As dusk falls over the Moberly Five and Drive, fireflies start their nightly show and cars file in to fill up the rows. Families find their favorite viewing spot – a blanket on the ground, the bed of a pickup, the back of an SUV. Waiting for the movie to begin, kids gather for a quick game of catch in a grassy patch beneath the giant screen.
Drive-ins offer an experience like no other. With a supply of snacks and a pillow or two, moviegoers can enjoy a first-run feature (oftentimes two) beneath a starry sky.
Outdoor movie theaters have dwindled since their heyday in the 50s and 60s when more than 4,000 dotted the roadside nationwide. With just over 300 remaining, many drive-ins have become retro road-trip destinations.
From single screens surrounded by trees to metropolitan multiplexes, nine Missouri drive-ins still light up the night all summer long.
Moberly Five and Drive - Moberly's original Hi Way 63 Drive-In operated from 1950 to 1983. A new building was constructed in 1997 to house five indoor movie screens as well as the projector for the outdoor screen, and the Moberly Five and Drive was born. The movie house is one of only a handful of indoor-outdoor theaters in the United States. The drive-in offers a double-feature seven days a week.
66 Drive-In, Carthage – Nothing screams nostalgia like a drive-in on the "Mother Road." Located on Old 66 Boulevard, the 66 Drive-In – with its original neon sign – has been listed in the National Register of Historic Places since 2003. The theater opened in 1949 and had a 34-year run before shutting down. Renovated and reopened in 1998, the drive-in currently shows double features Thursday through Sunday.
19 Drive-In, Cuba – Located just off Route 66, the single-screen 19 Drive-In shows double features seven days a week. Open since 1950, the theater still has its old-school speakers but also broadcasts the audio over FM radio as most drive-ins now do. Popcorn prices are old-school, too – a small cup will cost you $1.16 – $1.25 with tax.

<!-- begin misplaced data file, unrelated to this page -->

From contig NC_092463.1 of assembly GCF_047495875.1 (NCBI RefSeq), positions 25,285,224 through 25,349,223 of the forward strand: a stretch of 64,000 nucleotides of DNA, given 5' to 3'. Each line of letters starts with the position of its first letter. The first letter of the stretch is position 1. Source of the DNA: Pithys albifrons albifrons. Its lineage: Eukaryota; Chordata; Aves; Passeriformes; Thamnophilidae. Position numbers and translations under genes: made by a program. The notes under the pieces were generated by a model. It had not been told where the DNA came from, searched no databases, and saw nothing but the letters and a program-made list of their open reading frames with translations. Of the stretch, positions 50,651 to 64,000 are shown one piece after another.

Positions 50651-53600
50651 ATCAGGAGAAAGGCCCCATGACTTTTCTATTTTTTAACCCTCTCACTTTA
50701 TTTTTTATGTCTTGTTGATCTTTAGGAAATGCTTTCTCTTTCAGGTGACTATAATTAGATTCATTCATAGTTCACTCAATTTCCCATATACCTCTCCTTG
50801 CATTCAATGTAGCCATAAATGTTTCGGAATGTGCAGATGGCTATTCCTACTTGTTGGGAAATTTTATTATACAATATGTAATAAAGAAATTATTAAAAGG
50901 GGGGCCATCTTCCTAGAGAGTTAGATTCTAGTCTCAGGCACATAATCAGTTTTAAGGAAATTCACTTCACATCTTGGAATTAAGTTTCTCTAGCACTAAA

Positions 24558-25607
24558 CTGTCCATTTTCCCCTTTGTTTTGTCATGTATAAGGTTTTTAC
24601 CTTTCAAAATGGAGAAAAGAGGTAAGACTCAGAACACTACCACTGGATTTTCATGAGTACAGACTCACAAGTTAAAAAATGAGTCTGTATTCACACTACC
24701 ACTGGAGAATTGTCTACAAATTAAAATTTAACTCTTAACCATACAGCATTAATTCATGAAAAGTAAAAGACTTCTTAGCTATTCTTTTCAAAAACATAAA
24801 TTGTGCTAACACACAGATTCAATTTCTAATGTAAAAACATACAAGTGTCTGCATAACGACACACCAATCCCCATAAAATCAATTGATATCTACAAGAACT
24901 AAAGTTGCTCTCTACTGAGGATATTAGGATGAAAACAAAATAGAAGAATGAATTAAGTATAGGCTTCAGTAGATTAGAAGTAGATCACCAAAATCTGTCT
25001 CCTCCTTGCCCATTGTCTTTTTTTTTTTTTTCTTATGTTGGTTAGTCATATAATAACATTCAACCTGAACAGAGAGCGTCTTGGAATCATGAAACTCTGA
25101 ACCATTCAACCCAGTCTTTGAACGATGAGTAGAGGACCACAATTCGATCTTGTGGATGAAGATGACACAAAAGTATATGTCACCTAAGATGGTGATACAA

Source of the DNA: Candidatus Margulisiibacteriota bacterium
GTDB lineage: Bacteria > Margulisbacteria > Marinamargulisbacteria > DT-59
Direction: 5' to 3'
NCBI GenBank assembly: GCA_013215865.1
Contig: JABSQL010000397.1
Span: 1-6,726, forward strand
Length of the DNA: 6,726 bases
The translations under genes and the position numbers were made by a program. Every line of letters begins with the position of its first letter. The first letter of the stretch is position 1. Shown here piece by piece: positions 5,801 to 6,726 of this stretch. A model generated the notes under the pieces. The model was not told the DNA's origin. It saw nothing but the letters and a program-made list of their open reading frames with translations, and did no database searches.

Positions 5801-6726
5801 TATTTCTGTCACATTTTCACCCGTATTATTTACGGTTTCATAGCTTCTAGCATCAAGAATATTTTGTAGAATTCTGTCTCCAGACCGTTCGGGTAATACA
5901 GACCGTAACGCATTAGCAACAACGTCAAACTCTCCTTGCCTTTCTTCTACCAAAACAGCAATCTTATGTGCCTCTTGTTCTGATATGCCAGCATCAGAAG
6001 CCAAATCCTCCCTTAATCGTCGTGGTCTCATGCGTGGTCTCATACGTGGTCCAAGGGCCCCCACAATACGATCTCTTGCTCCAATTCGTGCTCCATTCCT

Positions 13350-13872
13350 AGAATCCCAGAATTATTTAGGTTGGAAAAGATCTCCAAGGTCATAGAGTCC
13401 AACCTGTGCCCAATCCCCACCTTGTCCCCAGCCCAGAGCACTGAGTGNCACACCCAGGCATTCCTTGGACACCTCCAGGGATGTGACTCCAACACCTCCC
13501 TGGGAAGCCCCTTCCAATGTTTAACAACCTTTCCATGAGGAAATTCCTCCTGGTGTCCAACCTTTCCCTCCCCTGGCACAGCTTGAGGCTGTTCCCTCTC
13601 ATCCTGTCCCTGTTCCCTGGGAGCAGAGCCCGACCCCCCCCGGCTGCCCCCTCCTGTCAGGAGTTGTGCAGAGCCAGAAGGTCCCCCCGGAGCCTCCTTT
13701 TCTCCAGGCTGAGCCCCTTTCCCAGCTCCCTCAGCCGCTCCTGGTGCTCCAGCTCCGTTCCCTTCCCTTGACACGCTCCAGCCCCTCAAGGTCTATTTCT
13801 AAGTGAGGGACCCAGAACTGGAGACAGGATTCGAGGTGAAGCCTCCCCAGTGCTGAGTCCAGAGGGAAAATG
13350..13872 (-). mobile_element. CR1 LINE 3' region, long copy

Starlite Drive-In Theatre, Cadet – The Starlite Drive-In opened in 1952 and has two screens that show double features seven days a week. Located 50 miles south of St. Louis, the theater has room for 700 cars, making it Missouri's largest drive-in outside a metro area. In addition to the usual fare, the concession stand sells frozen pickle juice and fried Twinkies.
Sunset Drive-In Theater, Aurora – The Sunset Drive-In is one of just a few outdoor theaters that allows you to fire up a grill before the movie begins – and provides a can to dispose of your hot coals. If you'd rather not cook, the concession stand offers the Sunset Coney and Sunset Burger topped with "special recipe chili." Or you can order a pizza and have it delivered to your car. Open since 1951, the single screen drive-in shows a double feature Friday through Sunday.
The Twin, Independence – The Twin lives up to its name twice over with double features on two screens – seven days a week. The theater opened in 1965 and is one of Missouri's largest drive-ins with space for more than 1,400 cars.
Barco Drive-In, Lamar – The original Barco Starvue Drive-In opened in 1950. Boarded up windows in the base of the movie screen are remnants of a now-vacant apartment where the owners once lived. In 2008, the Lamar Community Betterment association leased the theater to ensure it stayed open. Four years later, the community raised $50,000 for digital projection equipment so the theater could continue to screen new movies. The drive-in shows double features Friday through Tuesday.
Phoenix Theater and Drive-In, Houston – Originally named the Sunset Drive-In when it opened in 1951, the Phoenix Drive-In operated until 1998. With the addition of an inside screen, the Phoenix reopened in 2001 as an indoor-outdoor theater. The drive-in is open on Friday and Saturday evenings and can be reserved for private screenings for business events and parties.
21 Drive In Theatre, Van Buren – The 21 Drive In Theatre is located so close to the Ozark National Scenic Riverways that the theater uses #floattheriverwatchamovie on it social media site. Opened in 1950, the drive-in was closed for several decades in the early 90s before reopening in 1997. The theater shows double features Friday and Saturday, as well as a single retro shows on Thursdays.
Most Missouri drive-ins are open spring through fall and close during the winter months. To ensure a successful movie-going experience, check the theater's website or social media site for show times and more information.
Written by Liz Coleman